Erendira Wallenda Biography, Erendira Wallenda Wiki
Erendira Wallenda is the best known as the wife of Nik Wallenda, who will be walking across a volcano live on Wednesday night, March 4, starting at 8 p.m. Eastern. The intense environment is exactly what he’s been training for, as the tightrope walker enjoys facing the worst of conditions that Mother Nature can offer. His wife, Erendira Wallenda, is also a tightrope walker.
Erendira will be doing a performance above the volcano tonight too. Nik shared her photo on Instagram the day before his volcano performance, writing: “My wife Erendira all smiles as she prepares for her aerial performance above the Masaya Volcano.”
Nik works in Sarasota, Florida, but he and his family have lived in Bradenton since 2006, the Bradenton Herald reported. They live in a middle-class neighborhood and their neighbors are protective of their privacy.
Fast Facts You Need to Know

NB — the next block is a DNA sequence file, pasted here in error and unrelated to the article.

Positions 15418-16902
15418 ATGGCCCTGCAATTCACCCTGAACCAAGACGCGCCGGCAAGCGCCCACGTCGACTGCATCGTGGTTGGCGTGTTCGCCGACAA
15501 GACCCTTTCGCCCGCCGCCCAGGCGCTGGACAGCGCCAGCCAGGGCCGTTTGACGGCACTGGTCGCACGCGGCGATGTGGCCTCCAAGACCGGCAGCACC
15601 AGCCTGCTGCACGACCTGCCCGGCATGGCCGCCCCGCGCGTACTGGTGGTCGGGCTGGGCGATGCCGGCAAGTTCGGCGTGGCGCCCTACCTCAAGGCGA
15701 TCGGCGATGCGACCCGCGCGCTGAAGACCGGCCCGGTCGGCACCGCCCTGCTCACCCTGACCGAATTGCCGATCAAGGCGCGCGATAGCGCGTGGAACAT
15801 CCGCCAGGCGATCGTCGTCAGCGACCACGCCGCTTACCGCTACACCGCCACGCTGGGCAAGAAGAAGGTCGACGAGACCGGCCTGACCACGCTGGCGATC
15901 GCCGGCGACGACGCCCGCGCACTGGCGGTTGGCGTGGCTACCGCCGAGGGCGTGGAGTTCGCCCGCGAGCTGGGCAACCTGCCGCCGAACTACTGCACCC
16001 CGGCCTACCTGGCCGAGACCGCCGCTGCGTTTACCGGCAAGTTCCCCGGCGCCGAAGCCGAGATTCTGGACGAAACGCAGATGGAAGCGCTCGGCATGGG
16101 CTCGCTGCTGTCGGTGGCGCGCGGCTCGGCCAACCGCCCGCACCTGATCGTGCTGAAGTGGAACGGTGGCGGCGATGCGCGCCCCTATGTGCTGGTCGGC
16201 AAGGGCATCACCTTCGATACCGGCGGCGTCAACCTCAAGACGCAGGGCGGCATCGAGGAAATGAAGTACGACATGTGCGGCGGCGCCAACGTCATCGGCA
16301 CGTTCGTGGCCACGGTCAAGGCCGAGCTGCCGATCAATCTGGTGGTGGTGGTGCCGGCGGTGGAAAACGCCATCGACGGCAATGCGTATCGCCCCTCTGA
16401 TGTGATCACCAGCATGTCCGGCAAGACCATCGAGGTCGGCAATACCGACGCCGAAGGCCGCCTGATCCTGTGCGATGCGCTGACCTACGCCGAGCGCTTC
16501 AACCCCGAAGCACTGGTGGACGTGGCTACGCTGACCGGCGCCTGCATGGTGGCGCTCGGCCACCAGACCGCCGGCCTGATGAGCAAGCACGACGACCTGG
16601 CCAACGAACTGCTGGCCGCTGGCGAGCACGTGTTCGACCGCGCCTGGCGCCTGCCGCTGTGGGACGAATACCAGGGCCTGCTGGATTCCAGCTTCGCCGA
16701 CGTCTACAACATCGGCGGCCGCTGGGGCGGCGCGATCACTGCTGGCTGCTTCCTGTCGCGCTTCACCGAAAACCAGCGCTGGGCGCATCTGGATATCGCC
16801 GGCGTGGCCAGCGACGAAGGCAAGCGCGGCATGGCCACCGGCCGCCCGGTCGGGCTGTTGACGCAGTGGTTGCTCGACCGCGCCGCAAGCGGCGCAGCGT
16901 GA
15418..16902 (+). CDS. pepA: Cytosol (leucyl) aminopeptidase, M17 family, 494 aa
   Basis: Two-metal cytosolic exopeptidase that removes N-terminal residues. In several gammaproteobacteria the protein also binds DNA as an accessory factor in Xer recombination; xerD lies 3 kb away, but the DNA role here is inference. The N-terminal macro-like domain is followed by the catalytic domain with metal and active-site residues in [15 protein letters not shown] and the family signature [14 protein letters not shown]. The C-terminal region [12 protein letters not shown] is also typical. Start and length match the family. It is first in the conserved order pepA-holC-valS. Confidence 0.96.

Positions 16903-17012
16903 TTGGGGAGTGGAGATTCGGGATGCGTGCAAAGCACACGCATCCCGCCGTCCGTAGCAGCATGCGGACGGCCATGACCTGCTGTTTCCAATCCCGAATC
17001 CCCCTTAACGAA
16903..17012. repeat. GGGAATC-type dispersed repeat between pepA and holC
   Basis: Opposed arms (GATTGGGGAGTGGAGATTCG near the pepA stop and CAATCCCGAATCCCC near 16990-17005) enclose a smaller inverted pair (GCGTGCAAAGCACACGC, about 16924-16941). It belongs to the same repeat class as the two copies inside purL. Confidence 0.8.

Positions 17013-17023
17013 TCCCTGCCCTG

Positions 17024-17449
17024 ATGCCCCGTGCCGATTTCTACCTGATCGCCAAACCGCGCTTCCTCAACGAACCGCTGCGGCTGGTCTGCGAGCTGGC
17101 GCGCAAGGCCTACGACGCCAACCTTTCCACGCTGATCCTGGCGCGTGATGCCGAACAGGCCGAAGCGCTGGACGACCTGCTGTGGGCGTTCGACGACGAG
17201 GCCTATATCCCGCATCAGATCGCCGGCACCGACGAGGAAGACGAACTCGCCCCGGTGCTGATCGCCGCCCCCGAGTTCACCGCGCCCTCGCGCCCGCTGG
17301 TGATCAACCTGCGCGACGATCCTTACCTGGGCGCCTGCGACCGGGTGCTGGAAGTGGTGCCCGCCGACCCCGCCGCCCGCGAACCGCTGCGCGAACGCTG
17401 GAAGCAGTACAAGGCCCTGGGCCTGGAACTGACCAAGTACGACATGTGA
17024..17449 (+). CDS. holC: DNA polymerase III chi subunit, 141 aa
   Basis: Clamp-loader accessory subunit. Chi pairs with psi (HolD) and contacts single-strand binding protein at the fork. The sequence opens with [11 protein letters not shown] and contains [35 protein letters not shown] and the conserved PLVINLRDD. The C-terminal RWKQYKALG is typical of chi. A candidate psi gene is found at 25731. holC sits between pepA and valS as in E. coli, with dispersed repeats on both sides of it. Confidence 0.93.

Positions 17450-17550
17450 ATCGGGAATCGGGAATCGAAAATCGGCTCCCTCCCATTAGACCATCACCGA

Who is Erendira Wallenda
In 2017, Nik’s wife, Erendira Wallenda (born Erendira Vazquez), rode a helicopter 300 feet high in the air and hung by her teeth from an aerial hoop. The stunt earned Erendira a world record for the highest suspension over water.
Stunts aren’t new to Erendira, who’s been performing with her family the Flying Vazquez since she was nine years old. She and Nik met each other when they were children. They’ve been married since 1999 after Nik proposed on a tight rope. The couple has three children — Yanni, Amadeus, and Evita.
Erendira Wallenda Husband Nik Wallenda
Nik and Erendira Wallenda have three children: Yanni, Amadeos, and Evita. Nik has taught his children to tightrope, since he started leaning himself when he was just two.
Erendira Wallenda Niagara Falls
By the end of day March 4, aerialist, Nik Wallenda, will have accomplished his greatest feat to date. The seventh-generation performer will walk onto a highwire strung across the active Masaya volcano in Nicaragua. Nik’s wife is set to execute the performance of her own. Who is she and how long has she been a part of the Wallenda tradition?